What is Paresthesia? Understanding the ‘pins and needles’ feeling

Do you ever feel burning, tingling or numbness in certain parts of your body? If yes, you may have paresthesia, commonly known as a pins and needles sensation. The sensation usually occurs in the arms and legs, but other areas can also be affected.

Feeling pins and needles in your feet or hands can be frustrating, however, there are remedies and other simple ways to get rid of it.

Paresthesia occurs when a nerve becomes irritated due to excessive pressure and starts sending extra signals to the body. Although this is a temporary condition that can occur when part of your body falls asleep, for some people, it can cause a permanent problem or be a sign of a serious health condition.

Causes of paresthesia

Some common causes of temporary and chronic paresthesia include:

Temporary:

  • Pinched or pinched nerve
  • Panic attacks
  • whiplash
  • Dehydration
  • Hyperventilation
  • Visits
  • Repetitive motions
  • Circulation disorders
Panic attacks are a major cause of temporary paresthesia.  (Photo via Pexels/SHVETS Productions)
Panic attacks are a major cause of temporary paresthesia. (Photo via Pexels/SHVETS Productions)

Chronic:

  • Toxic exposure
  • Severe infection
  • Medicines
  • Systematic disease
  • Hereditary disorders
  • Hyperthyroidism
  • Malnutrition

You usually feel pins and needles in your hands, legs, or feet, but it can happen anywhere on your body. You may experience itching, burning, and tingling, or a pins-and-needles sensation all over your body.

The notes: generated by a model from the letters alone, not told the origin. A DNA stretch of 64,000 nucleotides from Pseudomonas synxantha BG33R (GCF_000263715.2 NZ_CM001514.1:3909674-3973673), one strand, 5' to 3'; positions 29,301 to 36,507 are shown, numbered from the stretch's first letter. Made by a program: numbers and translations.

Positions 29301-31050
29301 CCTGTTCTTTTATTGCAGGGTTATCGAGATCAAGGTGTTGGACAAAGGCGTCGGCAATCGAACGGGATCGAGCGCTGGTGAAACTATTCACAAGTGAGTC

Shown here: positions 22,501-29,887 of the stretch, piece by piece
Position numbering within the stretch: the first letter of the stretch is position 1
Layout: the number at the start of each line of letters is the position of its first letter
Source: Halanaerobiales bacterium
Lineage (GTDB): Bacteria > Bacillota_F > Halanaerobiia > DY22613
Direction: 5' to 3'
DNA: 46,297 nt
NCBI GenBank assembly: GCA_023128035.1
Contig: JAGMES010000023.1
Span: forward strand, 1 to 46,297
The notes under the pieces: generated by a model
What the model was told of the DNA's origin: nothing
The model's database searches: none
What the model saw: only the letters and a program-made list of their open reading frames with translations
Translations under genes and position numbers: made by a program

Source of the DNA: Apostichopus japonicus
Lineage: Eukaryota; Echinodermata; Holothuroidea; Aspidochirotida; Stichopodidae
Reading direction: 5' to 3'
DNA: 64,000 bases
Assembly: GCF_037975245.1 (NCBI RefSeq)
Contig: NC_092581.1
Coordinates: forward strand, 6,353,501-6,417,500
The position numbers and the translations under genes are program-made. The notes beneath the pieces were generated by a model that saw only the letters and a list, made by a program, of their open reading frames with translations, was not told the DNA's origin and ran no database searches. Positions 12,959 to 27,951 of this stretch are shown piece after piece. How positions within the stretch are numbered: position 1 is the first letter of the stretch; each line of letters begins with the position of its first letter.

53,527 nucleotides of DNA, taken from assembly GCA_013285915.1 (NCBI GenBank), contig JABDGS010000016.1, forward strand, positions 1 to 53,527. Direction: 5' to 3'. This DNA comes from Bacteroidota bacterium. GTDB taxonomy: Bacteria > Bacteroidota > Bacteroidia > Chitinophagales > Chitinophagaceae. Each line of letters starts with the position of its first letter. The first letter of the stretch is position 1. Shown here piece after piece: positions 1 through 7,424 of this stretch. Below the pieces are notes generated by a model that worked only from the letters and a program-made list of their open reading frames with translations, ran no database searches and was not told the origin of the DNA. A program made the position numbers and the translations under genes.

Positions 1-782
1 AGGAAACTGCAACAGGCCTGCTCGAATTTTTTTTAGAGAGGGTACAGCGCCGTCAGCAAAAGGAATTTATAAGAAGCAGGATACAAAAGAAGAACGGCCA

Why do you feel pins and needles?

This sharp sensation is basically a sign that the nerve is irritated and sending more signals to the body than usual. If your nerve is pinched or compressed for a long time, it causes a block and doesn’t get the energy and oxygen it needs to send signals to the brain.

This constant pressure on the nerves causes pins and needles sensations throughout the body, mostly affecting the hands and legs. The sensation goes away after the pressure is reduced.

You can experience temporary paresthesia at any time – it can happen when you sleep with your arm under the pillow or when your legs are crossed. Chronic paresthesia, on the other hand, can last for a long time and is a symptom of an underlying health condition.

Treatment of paresthesia

Treatment options mainly depend on the cause. Although the temporary will go away on its own after some time, there are some ways to reduce the pins and needles sensation.

Relax.

Getting adequate rest is one of the best things you can do for a pinched nerve. Stop all activities that can cause stress on the nerve and allow it to heal properly. A person with Carpal tunnel syndrome May use a wrist brace to immobilize your wrist.

Medicines

Certain medications can also be taken to relieve pain and reduce swelling and tingling sensations. Medications can also help reduce inflammation, however, they should be taken as directed and prescribed by a doctor.

Medicines can help reduce pain and swelling.  (Photo via Pexels/Pixabay)
Medicines can help reduce pain and swelling. (Photo via Pexels/Pixabay)

Physical therapy

Physical therapy can also be effective in reducing symptoms and helping to build muscle strength. Strong and healthy muscles can reduce excessive stress and prevent it from reoccurring.

If the above treatment options do not provide relief, the doctor may recommend surgery to relieve pressure on the pinched and pinched nerve. Depending on the problem and severity of symptoms, surgery may involve removing the bone spur or carpal ligament.

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